[cociorva@grunt SEQUEST_test]$ run_ms -f cluster.txt 17PM-Orbi.ms2 Starting Search for 17PM-Orbi.ms2 Number of Spectra 13356 Number of Spectra 13356 Reading in sequest.params file machines = grunt machines = grunt machines = grunt machines = grunt A total of 4 computers in the cluster Starting the Search 17PM-Orbi.ms2: 0 (%0.0) dtas Sent for Search, 1 to grunt 17PM-Orbi.ms2: 1 (%0.0) dtas Sent for Search, 1 to grunt 17PM-Orbi.ms2: 2 (%0.0) dtas Sent for Search, 1 to grunt 17PM-Orbi.ms2: 3 (%0.0) dtas Sent for Search, 1 to grunt stat = 0 17PM-Orbi.ms2: 4 (%0.0) dtas Sent for Search, 2 to grunt stat = 0 17PM-Orbi.ms2: 5 (%0.0) dtas Sent for Search, 2 to grunt stat = 0 17PM-Orbi.ms2: 6 (%0.0) dtas Sent for Search, 2 to grunt stat = 0 17PM-Orbi.ms2: 7 (%0.1) dtas Sent for Search, 2 to grunt stat = 0 17PM-Orbi.ms2: 8 (%0.1) dtas Sent for Search, 3 to grunt stat = 0 17PM-Orbi.ms2: 9 (%0.1) dtas Sent for Search, 3 to grunt ...
The program should run significantly faster (in my case, it's 4 times as fast as before). If you have a very good machine with 8 or more cores, you may let it run until it ends, it may not take very long. The number and percentage of spectra finished processing is continuously displayed on the screen, so you should get a pretty good idea of how long it would take to go through all 13,356 of them. If it still seems too long or if you want to go to the next step, you can always type Ctrl-C to stop the program.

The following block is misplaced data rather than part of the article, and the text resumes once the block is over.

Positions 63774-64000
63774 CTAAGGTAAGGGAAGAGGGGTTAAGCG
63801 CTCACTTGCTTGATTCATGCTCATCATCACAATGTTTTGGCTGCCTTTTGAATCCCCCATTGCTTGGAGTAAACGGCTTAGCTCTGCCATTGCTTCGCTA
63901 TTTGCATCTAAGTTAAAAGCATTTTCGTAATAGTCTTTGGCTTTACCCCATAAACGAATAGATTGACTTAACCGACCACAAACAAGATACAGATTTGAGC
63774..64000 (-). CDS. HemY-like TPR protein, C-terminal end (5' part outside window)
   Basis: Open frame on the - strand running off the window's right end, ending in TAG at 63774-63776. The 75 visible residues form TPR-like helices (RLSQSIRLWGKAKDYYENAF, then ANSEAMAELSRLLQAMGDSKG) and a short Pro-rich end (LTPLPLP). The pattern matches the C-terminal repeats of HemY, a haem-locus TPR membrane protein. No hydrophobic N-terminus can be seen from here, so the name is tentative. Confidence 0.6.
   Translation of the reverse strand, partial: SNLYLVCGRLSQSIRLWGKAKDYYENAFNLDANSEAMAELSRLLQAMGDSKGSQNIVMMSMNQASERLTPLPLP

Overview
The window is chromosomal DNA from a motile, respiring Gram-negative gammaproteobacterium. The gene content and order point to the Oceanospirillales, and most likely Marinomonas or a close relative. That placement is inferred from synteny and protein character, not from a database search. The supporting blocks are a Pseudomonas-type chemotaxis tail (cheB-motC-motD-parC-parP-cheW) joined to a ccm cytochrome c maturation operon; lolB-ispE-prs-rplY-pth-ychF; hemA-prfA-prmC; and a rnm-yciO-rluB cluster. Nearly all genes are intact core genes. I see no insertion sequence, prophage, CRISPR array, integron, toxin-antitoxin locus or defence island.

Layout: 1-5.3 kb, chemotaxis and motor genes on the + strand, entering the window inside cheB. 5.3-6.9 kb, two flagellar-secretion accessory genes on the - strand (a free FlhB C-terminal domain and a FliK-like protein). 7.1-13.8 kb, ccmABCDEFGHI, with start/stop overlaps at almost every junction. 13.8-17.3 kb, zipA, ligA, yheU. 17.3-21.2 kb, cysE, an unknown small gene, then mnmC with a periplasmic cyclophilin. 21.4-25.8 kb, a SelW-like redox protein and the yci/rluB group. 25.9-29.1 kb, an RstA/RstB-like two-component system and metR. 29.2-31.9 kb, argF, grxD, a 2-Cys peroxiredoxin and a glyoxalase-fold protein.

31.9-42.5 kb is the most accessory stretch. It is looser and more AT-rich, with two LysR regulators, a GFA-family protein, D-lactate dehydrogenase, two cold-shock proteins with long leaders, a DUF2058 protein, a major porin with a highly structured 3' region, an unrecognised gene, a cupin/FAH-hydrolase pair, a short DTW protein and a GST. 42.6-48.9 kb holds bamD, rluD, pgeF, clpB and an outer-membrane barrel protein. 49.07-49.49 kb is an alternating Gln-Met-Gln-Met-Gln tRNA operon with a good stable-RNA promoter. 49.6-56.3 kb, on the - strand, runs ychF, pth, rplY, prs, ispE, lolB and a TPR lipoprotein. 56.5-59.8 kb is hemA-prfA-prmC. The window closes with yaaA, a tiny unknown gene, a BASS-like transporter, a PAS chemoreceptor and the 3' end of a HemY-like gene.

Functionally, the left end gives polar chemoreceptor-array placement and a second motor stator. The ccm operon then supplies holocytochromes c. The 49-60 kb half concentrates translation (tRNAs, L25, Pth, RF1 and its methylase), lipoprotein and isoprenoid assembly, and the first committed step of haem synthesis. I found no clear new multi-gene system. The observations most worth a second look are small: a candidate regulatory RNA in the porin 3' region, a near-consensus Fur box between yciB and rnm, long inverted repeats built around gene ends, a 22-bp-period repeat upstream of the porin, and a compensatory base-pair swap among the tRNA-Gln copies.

SEQUEST test run on multiple computers (a cluster)
You can try this test on only two computers or a large cluster, as the set up is fundamentally the same. I will illustrate it on a cluster of 4 computers, called shamu001 through shamu004, with two CPUs each.
In order to run SEQUEST on a cluster of computers, different steps may be necessary, depending on the particular configuration of your cluster. I will make some assumptions regarding that configuration, which tend to hold true for the majority of clusters out there. In case your system is different, you will need to adapt these instructions, or to ask the help of your system administrator. It is beyond the scope of this manual to provide support for all types of possible networking scenarios.
First, I assume that you have a common user name accross all the machines (nodes) in the cluster, and that your home folder is shared by all machines (via NFS mounting, for example). Therefore, your fasta database and test run folders are visible to all machines (both read and write permission).